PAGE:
Oxidative stress can also affect retinal endothelial cells’ ability to transport glucose into the cell. Exposure of endothelial cells to sustained oxidative stress in the form of H2O2 resulted in decreased glucose transport activity due to increased internalization of GLUT1, the most common retinal glucose transporter.65 H2O2-induced oxidative stress was also found to increase the rate of GLUT1 internalization by a proteasome-dependent mechanism involving inactivation of Akt.
Oxidative stress may have direct and indirect effects on the choroidal endothelial cells (CEC), and thus the choroidal neovascularization seen in AMD. Treatment of cultured RPE and CEC with the oxidant t-BHP resulted in decreased viability and increased proliferation of both cell types.66 RPE cells exposed to t-BHP for 24 hours were found to release basic fibroblast growth factor, a prominent proangiogenic factor. This finding suggests that oxidative stress may stimulate choroidal neovascularization via RPE-mediated growth factor release. Interestingly, CECs exposed to oxidative stress-induced AGEs in culture demonstrated increased proliferation as well as upregulation of VEGF, suggesting that AGEs may also promote choroidal neovascularization.67
The process of retinal degeneration disrupts the physiologic balance of oxidants and antioxidants in the retinal spaces. As a source of ROS, photoreceptors contribute to the oxidative burden of retina, particularly in a pathologic oxidative environment. The vitality of rods and cones is directly affected by the redox status of surrounding tissue.
Photoreceptor cell loss or a reduction in energy-demanding activities like phototransduction can lead to elevated tissue oxygen concentrations because choroidal blood vessels are not autoregulated by local oxygen levels. Accordingly, increases in outer retinal oxygen concentrations have been confirmed in multiple animal models.68–70 The inner retinal arterioles, in contrast, do autoregulate, leading to their attenuation in the presence of high oxygen concentrations.71 This oxygen imbalance induced by photoreceptor dysfunction is manifest by the thinned retinal vessels seen clinically in RP.
Alterations in the cellular redox state appear to mediate photoreceptor cell death. An in vitro model of photoreceptor apoptosis demonstrated an early and sustained increase in intracellular ROS accompanied by a rapid depletion of intracellular GSH.46 Evidence suggests that multiple oxidative stress-related mechanisms underlie the programmed cell death of photoreceptors. Classically, caspase-dependent apoptotic pathways have been described.72,73 More recently, it has been shown that programmed cell death can also be accomplished through caspase-independent apoptosis,74–76 as well as via autophagy.77 In a photoreceptor cell line treated with the nitric oxide donor sodium nitroprusside, cytosolic calcium levels increased during photoreceptor apoptosis, leading to activation of caspases as well as the calcium-dependent proteases calpains.78 Inhibitors of both caspases78 and calpains,79 applied independently to the same photoreceptor cell line, failed to prevent apoptosis. These results indicate that, in addition to the classic caspase-dependent pathways of apoptosis, calpain activity may be crucial for apoptosis.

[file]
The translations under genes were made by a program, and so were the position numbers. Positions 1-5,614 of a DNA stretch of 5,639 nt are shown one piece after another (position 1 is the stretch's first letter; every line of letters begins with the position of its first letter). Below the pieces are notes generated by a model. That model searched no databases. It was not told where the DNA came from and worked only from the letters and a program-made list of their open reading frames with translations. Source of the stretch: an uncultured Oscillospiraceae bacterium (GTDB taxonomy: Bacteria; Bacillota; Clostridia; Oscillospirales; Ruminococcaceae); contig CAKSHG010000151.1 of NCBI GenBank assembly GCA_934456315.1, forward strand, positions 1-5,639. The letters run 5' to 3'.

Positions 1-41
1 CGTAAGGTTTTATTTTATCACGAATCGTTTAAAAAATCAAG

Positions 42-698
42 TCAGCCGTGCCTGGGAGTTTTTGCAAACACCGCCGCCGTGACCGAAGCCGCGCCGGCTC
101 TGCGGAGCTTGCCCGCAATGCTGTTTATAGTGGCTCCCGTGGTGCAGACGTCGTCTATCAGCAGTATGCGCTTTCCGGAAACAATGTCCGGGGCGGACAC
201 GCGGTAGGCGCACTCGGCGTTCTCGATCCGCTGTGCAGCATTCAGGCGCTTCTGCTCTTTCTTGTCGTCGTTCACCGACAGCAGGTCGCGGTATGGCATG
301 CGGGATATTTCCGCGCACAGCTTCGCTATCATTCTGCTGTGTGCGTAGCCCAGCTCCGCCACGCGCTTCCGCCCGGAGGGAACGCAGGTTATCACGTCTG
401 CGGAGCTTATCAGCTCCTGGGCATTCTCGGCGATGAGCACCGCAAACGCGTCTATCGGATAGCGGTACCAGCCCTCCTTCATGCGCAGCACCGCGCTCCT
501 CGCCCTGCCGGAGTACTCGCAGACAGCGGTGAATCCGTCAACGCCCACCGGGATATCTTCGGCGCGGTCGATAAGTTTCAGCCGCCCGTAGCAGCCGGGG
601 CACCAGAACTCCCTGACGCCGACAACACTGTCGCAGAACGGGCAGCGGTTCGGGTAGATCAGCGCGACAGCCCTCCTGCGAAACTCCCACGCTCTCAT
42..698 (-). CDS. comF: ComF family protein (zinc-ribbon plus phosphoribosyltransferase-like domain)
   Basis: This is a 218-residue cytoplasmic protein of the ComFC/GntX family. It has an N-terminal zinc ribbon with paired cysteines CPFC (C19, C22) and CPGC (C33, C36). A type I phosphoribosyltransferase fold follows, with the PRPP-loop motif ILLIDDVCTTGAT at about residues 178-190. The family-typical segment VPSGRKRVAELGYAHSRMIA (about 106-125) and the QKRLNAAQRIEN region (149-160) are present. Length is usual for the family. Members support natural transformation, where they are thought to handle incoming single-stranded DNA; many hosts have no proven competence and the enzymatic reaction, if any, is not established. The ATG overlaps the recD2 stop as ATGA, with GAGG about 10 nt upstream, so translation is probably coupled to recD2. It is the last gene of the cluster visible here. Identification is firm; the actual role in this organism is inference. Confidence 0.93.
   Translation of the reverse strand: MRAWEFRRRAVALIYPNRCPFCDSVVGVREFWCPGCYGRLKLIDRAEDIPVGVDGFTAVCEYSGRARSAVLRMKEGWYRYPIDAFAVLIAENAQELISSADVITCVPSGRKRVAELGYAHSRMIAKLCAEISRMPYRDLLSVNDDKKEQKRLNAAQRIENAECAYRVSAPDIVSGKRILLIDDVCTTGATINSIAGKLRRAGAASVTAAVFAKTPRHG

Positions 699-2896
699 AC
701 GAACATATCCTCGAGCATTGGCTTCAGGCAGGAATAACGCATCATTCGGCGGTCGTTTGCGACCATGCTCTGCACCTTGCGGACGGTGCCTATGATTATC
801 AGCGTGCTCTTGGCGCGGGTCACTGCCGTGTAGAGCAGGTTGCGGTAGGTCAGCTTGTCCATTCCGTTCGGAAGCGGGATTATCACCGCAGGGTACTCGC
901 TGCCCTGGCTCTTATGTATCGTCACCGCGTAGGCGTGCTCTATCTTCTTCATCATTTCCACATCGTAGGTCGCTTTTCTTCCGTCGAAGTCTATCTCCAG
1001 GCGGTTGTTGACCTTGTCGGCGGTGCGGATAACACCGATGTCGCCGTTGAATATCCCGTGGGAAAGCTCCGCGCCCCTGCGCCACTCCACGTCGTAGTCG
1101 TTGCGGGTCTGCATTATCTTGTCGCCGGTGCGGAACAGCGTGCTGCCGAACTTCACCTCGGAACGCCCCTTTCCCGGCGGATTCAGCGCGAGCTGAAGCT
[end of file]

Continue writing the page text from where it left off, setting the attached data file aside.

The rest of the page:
Calpains may lead to retinal oxidative damage by impairing DNA repair mechanisms. Studies in retinal degeneration (rd1) mice, which have a mutation in exon 7 of the beta subunit of the rod photoreceptor PDE6 gene, have demonstrated downregulation in defensive mechanisms against oxidative stress (e.g., glutathione-S-transferase and glutathione peroxidase), potentially allowing an increase in intracellular ROS.80,81 A major product of ROS reactions in the DNA is the highly mutagenic oxidated nucleotide 8-oxo-guanosine (8-oxoG). Mismatches of 8-oxoG with adenine or cytosine are corrected by the specific DNA repair enzyme 8-oxoG DNA glycosylase (OGG1).82 OGG1 is regulated by cAMP response element-binding protein (CREB), and OGG1 and CREB have both been found to be downregulated in the rd1 retina. Since OGG1 can be inactivated by calpains, an increase in calpain activity could severely compromise a cell’s ability to repair oxidative stress-induced DNA damage.
Cones appear to be sensitive to retinal oxygen concentration. In multiple animal models of RP, increased levels of oxygen in the retina result in progressive oxidative damage to cones.71,83,84 Treatment of rd1–/– mice with a cocktail of antioxidants downregulated markers of oxidative damage in cones, reduced cone cell loss, and preserved cone ERGs. These results suggest that oxidative damage is important in cone death regardless of the underlying mechanism that kills rods.85 Most recently, studies in rd1–/– mice showed that NADPH oxidase plays a critical role in generation of the oxidative stress that leads to cone death in RP.85
Initial experiments investigating the progressive death of cones after rod cell death showed that grafting of normal photoreceptors (97% rods) into the eye of the rodless rd1–/– mouse before the cones degenerated had a positive effect on the host cones, even at some distance from the transplant.86 Further studies identified a protein that allowed for cone survival, termed rod-derived cone viability factor (RdCVF).45 RdCVF, encoded by the exon 1 of the nucleoredoxin-like 1 (Nxnl1) gene, corresponds to a truncated thioredoxin (TRX)-like protein. Because TRX proteins are key to maintaining a reducing intracellular environment,87 disruption of TRXs can lead to conditions of increased oxidative stress. Nxnl1 knockout mice have been shown to be sensitive to oxidative stress, suggesting that RdCVF is part of an endogenous redox-based signaling pathway involved in retinal maintenance.87